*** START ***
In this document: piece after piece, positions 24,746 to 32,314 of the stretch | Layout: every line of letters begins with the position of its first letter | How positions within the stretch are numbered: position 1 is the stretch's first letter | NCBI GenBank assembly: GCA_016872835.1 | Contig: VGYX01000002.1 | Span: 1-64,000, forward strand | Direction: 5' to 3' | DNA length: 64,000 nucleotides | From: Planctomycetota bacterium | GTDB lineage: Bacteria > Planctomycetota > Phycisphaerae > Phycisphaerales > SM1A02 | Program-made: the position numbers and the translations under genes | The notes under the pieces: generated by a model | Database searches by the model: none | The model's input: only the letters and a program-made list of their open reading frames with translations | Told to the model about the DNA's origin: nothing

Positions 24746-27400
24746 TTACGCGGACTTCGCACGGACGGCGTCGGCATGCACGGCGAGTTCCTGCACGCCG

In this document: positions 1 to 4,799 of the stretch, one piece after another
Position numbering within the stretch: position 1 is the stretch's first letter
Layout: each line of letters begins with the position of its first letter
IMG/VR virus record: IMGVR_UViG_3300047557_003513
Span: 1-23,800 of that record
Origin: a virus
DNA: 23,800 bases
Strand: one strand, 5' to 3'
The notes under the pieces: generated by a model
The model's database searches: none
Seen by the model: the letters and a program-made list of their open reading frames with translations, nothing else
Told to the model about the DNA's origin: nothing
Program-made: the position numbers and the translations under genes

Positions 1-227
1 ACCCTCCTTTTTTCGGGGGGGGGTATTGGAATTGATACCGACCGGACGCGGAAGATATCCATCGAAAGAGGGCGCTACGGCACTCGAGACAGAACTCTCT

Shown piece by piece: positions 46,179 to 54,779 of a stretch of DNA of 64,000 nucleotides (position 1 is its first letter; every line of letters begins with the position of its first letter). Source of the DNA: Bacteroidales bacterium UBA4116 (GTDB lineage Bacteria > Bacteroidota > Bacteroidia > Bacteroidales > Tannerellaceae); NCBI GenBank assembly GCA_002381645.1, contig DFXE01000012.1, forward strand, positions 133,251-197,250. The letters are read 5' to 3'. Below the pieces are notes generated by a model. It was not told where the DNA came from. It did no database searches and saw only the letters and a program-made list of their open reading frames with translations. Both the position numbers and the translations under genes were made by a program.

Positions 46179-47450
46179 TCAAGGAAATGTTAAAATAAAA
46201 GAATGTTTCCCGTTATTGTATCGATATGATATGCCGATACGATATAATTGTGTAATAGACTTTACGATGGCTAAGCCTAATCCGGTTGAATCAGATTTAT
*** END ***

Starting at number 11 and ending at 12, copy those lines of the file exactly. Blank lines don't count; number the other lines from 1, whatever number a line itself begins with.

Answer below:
Strand: one strand, 5' to 3'
The notes under the pieces: generated by a model